Choosing Symbols for a Headstone

When taking the time to plan and design a headstone for a family member, deciding on the right symbols can be one way of truly personalizing the memorial.  Over the years people have used a wide range of symbols to depict all kinds of things.  Here is an A-Z breakdown of some of the most common symbols found on headstones and their meanings, to help you choose the right ones.



A symbol of hope and strength in eternal life.  In the past it has been used by Christians as a disguised cross to mean the anchoring influence of Christ, stereo-typically anchors are often seen on graves of sailors.



Symbolising the messengers between god and humans; divine communication and spiritual connection.  The left hand often holds a scroll and the right hand a finger to heaven.



Sometimes used to symbolise peace.  A bird in flight or simply it’s wings can be used to represent a winged soul.



Often used to symbolize a journey, although can also stand for safety and refuge.



Can be used to depict prayer, scholarship, evangelists or someone who was a writer or bookseller.



Can be used to represent rebirth, resurrection and the soul.  Butterflies are popular with children’s headstones.



Can be used to mean the eternal soul, spirit or life.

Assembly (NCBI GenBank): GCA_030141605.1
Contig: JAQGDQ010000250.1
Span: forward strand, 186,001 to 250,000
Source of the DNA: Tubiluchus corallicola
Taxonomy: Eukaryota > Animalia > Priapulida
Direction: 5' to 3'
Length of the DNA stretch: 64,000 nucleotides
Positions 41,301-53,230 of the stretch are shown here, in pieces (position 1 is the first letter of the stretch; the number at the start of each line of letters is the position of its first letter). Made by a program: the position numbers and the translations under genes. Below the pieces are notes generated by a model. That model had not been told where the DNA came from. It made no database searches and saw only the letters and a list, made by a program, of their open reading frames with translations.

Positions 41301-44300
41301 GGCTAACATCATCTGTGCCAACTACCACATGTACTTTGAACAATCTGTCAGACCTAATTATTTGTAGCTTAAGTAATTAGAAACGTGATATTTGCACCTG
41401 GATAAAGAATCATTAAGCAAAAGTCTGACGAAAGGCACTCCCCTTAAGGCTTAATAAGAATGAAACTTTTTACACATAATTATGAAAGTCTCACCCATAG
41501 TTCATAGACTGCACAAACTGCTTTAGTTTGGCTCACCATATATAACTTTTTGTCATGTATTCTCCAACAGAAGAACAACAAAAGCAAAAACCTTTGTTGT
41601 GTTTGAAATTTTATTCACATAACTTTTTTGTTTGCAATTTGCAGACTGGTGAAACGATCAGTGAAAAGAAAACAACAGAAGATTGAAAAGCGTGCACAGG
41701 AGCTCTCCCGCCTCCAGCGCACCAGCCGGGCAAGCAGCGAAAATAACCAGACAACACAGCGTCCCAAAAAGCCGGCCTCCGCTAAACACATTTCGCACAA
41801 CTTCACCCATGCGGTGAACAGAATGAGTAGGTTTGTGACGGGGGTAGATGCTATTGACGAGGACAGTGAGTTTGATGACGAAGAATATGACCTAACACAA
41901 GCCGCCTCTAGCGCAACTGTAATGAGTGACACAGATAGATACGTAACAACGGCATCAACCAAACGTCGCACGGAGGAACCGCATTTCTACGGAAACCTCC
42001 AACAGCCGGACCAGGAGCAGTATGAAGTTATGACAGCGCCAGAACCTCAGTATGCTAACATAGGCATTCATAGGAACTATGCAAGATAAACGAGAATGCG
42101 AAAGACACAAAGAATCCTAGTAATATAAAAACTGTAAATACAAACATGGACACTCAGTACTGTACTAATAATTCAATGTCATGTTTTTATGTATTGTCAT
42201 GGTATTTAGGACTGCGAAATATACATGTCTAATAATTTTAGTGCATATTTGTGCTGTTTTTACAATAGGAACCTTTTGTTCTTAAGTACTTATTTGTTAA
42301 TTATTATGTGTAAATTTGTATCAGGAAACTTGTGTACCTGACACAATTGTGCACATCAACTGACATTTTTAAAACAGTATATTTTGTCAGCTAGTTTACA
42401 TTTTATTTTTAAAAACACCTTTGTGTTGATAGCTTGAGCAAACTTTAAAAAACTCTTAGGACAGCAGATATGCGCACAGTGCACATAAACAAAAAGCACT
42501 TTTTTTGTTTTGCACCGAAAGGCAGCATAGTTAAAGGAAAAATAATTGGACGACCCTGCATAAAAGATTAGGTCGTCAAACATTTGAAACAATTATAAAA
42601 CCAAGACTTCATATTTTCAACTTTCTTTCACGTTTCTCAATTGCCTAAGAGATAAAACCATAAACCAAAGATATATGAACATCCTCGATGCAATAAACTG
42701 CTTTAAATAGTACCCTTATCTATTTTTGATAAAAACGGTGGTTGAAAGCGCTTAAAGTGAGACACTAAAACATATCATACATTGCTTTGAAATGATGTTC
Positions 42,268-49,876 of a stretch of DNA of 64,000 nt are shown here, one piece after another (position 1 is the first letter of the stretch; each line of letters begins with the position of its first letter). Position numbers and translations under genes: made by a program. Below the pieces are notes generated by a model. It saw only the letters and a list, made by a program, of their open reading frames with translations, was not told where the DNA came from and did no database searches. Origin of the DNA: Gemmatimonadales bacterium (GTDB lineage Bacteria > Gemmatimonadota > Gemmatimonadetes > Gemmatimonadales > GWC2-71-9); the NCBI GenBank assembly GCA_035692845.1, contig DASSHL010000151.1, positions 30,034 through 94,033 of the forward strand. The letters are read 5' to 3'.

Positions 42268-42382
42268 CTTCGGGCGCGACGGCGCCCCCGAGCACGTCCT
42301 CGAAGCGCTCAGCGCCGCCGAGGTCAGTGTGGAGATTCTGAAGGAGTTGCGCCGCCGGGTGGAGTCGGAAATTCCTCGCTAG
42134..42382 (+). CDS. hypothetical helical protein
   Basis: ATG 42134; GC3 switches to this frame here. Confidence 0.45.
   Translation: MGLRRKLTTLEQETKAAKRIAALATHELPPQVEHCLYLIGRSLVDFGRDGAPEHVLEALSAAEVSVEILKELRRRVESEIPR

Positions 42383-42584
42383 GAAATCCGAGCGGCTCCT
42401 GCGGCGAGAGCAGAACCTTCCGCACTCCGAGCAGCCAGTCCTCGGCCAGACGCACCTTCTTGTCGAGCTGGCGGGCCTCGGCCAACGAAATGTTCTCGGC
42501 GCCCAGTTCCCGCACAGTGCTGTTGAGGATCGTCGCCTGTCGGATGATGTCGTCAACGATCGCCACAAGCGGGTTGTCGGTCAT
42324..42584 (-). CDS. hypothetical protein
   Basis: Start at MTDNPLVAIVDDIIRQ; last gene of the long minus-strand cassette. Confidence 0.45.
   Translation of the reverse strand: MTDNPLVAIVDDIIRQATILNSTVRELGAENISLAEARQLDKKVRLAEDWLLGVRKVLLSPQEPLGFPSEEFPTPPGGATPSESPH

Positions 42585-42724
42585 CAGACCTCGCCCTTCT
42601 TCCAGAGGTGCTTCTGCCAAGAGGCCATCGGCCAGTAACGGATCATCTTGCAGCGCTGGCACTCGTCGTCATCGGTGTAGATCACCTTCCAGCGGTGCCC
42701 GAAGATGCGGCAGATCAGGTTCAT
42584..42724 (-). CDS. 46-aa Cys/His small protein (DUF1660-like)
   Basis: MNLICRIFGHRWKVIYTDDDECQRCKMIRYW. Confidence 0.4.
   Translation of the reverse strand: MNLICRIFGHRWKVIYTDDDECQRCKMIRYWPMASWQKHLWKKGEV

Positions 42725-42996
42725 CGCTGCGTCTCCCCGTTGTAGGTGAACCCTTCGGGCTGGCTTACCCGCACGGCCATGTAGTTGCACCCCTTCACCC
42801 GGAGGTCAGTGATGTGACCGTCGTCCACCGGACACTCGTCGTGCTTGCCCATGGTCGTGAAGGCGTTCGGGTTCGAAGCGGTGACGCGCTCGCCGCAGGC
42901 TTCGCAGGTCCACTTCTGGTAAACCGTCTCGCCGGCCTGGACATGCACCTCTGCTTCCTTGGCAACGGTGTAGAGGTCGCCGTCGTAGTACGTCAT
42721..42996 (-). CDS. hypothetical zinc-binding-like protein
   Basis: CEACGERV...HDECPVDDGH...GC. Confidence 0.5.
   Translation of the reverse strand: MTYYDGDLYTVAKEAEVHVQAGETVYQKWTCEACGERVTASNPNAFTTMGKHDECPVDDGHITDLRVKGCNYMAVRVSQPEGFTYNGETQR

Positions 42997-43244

A longstanding symbol of eternity, can sometimes be found on christian headstones alongside a cross.



Signifies innocence.


Clasped hands

This symbol is traditionally used to mean the unity of man and woman such as husband and wife.  It can also represent their parting and goodbye.



The symbol of Christ and his redemption of sin, as well as an individuals faith in God.



The daffodil can signify rebirth and new life as well as love and hope.



A symbol of love and peace, may be considered to have christian origins.  The dove also represents purity and resurrection.



The dragonfly symbolizes lightness, joy and transformation.



A symbol of strength and courage, sometimes used to depict the messenger of the Gods.  In Christianity the eagle can be a symbol of resurrection.  The eagle is synonymous with America.



Can be a Christian symbol to depict plentiful bounty.



Synonymous with headstones of US veterans.



Synonymous with eternity.



In ancient Greece grapes were seen as a symbol of fertility and prosperity.



A symbol of love, life and eternity.



A symbol of time ending on Earth, or conversely rebirth and new beginnings when turned over.  A winged hourglass is sometimes used to depict how fleeting the time of humans on Earth is.



Can be used on the grave of a child to represent innocence and/or used as religious importance as the sacrificial lamb of God.



A beacon depicting a safe-haven.



A symbol of innocence and pureness, popular in Victorian times.



A symbol of creation and rebirth.


Myrtle leaf

A symbol of undying love.



In ancient Greece the owl was the symbol of the goddess Athena to depict her wisdom, this association with owls still holds true in Western culture today.  Owls can also also be a watchfulness.



Can be a symbol of self-sacrifice and humility.



A common symbol of remembrance.  In parts of Europe and Australia rosemary was often sprinkled over graves during war commemorations.



Used to symbolize eternity, immortality and divine guidance.



Commonly used as a symbol of life or the fragility of it.  Common trees used on headstones include oaks for steadfastness, palms for peace and willows for mourning.



Often used as a Christian symbol to represent the body of Christ.